Maryland Bar Bulletin
Publications : Bar Bulletin : October 2006

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 SOLO/SMALL FIRM PRACTITIONER

BY PAT YEVICS  

Why Can't We All Just Get Along?

~Understanding the multi-generational legal staff~

"I see no hope for the future of our people if they are dependent on the frivolous youth of today, for certainly all youth are reckless beyond words . . . and exceedingly impatient." Regardless of your age, doesn't this sound like something you have thought of the generation that has come after yours? Don't we all think that the next generation does not work as hard as we did, is not willing to pay its dues and do what it takes to get it done right? Well, the quote above was written by the eighth-century Greek poet Hesiod, so it seems as though the idea that the next generation is never as good as the current one is nothing new.

Recently I had to conduct interviews for the position of web assistant. During the dreaded process of looking for, interviewing, choosing and training the new employee, I came to really understand that there truly is a new world order and that I had to either figure out a way to work within it or miss out on the best the new generations have to offer. I had to finally accept the fact that, in order to work with these new generations, I was going to have to understand them and how they differ from my own generation: Baby Boomers. [Note: Since this column is read by practitioners from all generations, the purpose is to discuss the differences of all the generations and how practitioners from each generation need to understand all the others.]

For the first time in history, the workplace will include four generations of workers. Although solos and small firms have few (if any) employees, this workplace phenomenon and the conflicts will still have a major impact on the future success of our practices.

The generations, and their broad characteristics, that now comprise the workforce in many organizations, including law firms, are:

  • Traditionalists, born between 1900 and 1945, are very loyal and have seldom worked for more than one employer. They are motivated by the recognition of a job well-done. They are comfortable with a top-down management style.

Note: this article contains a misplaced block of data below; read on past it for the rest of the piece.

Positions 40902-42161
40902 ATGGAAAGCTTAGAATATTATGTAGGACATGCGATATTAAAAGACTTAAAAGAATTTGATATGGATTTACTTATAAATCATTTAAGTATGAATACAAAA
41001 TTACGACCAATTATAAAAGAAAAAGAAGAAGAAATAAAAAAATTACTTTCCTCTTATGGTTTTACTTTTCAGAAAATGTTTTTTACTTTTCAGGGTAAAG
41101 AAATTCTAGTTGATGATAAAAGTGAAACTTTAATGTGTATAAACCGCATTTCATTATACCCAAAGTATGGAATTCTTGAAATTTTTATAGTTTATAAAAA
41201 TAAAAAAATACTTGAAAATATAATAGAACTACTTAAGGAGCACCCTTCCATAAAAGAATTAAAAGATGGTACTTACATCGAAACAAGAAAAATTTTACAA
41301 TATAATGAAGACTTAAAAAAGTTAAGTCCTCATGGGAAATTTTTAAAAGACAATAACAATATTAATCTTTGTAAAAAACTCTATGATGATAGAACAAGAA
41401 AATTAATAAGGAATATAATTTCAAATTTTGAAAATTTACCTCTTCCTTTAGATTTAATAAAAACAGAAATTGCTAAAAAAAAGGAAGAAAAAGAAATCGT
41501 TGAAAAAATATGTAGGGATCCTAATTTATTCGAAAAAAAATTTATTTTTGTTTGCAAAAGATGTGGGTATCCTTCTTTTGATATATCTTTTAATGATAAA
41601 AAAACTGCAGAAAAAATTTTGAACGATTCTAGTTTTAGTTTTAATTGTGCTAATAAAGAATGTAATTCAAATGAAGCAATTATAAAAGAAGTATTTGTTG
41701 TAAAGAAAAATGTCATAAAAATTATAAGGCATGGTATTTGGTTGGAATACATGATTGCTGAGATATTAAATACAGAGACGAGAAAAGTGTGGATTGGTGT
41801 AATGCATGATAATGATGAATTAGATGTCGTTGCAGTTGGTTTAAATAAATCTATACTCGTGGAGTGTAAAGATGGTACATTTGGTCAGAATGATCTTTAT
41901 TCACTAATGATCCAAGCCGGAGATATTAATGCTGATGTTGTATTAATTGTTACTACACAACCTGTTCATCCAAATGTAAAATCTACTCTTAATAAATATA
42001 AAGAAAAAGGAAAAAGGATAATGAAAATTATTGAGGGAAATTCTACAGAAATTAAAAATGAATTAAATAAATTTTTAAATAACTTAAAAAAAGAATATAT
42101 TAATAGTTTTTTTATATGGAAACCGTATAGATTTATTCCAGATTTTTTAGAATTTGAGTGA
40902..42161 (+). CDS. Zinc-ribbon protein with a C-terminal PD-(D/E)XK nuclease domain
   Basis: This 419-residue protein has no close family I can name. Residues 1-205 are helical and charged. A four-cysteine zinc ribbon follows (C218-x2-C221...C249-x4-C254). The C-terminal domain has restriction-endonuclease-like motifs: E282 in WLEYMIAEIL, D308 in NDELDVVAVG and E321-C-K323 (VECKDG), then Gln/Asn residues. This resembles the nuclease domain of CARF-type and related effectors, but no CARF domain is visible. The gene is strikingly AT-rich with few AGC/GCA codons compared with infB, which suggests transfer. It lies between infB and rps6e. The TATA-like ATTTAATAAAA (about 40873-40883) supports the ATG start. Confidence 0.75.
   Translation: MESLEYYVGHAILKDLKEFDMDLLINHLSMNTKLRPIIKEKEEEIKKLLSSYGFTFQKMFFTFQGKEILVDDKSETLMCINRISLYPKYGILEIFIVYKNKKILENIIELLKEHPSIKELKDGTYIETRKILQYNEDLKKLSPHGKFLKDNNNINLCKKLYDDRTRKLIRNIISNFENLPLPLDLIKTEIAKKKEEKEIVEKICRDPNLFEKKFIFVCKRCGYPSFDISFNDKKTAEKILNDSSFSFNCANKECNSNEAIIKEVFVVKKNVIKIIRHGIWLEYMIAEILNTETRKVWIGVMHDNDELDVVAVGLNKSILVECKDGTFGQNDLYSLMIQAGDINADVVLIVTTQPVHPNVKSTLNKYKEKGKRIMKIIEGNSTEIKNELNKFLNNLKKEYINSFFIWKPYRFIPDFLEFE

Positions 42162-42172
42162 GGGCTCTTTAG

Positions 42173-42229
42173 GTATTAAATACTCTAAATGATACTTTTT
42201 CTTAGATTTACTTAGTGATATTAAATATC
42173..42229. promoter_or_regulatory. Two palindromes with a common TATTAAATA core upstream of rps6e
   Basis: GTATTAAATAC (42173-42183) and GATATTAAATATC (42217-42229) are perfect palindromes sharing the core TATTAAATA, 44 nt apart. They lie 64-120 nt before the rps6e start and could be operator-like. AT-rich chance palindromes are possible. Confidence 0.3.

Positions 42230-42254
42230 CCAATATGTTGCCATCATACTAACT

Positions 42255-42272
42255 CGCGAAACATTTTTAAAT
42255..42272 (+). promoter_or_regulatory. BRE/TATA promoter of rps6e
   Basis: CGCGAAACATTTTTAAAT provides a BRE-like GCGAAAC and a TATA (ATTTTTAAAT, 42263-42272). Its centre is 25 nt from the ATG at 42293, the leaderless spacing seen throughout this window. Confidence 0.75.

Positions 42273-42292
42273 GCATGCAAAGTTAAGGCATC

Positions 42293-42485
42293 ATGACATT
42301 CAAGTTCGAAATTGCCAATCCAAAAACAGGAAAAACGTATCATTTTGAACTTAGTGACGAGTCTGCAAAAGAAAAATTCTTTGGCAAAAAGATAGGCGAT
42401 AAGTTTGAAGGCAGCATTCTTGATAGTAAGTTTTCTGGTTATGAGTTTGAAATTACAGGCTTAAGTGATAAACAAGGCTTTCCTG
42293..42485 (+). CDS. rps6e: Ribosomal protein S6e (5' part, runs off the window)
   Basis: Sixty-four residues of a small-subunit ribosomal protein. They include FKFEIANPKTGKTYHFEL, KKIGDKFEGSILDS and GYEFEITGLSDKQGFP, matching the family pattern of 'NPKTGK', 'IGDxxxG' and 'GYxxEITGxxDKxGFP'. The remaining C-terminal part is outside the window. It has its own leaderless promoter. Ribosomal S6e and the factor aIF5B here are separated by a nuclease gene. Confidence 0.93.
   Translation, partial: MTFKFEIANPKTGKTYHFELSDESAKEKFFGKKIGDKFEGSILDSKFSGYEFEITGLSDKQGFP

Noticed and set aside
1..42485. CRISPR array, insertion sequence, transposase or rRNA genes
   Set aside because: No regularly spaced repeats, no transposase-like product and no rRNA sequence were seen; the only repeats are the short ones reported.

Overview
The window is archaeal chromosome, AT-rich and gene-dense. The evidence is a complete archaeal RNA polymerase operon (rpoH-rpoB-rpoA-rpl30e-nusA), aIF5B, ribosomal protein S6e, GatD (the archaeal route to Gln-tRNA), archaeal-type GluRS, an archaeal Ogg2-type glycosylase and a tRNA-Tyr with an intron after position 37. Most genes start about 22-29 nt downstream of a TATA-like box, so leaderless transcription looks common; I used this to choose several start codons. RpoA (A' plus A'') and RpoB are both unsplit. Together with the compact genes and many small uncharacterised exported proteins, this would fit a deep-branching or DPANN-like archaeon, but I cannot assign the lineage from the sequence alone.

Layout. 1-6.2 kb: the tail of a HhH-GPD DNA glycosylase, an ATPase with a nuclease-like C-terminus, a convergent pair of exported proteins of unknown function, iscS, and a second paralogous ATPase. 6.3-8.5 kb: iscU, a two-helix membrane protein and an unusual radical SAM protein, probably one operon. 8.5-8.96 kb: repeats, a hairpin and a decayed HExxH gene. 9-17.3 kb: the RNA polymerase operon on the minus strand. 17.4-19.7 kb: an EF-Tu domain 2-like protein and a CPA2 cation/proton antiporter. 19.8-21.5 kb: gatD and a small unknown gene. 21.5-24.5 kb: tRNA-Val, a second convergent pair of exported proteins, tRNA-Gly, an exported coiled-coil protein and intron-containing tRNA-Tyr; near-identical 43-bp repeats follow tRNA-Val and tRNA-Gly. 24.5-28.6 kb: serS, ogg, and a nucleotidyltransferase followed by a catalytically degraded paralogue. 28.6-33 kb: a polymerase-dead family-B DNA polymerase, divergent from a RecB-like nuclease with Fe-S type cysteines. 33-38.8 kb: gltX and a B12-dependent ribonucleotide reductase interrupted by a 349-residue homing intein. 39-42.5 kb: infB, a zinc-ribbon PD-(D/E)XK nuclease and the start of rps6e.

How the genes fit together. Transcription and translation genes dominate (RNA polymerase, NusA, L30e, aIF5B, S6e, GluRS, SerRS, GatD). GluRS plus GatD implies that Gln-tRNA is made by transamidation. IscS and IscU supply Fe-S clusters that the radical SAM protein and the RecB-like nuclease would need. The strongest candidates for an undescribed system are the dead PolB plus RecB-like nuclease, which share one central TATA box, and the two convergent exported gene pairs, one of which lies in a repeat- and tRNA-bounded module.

• Baby Boomers, born between 1946 and 1964, tend to be extremely competitive. They are motivated by symbols of recognition, yet they are optimistic and idealistic. They are driven and work long hours.
  • Generation X, born between 1965 and 1980, have little trust in the system. They are not usually considered team players and tend to work independently. They are more interested in freedom. They are very concerned with balance in their work lives, and they are much more willing to switch jobs frequently.
  • Generation Y, born between 1981 and 1999, believe that their work has value and want to make a difference. Unlike Gen Xers, they are more civic-minded and sociable. [This was taken from a chart from the article "Managing a Multigenerational Workforce," www.thediversitytoolkit.com.]

These are clearly generalizations, but they point out how difficult it can be when attempting to manage a firm, deal with clients, and work with other attorneys or clients when confronted by these real differences. I am firmly convinced that we must learn to work with all generations if our practices are to prosper. We need to understand how the different generations think (even if we do not agree with how they think) so that we can communicate effectively.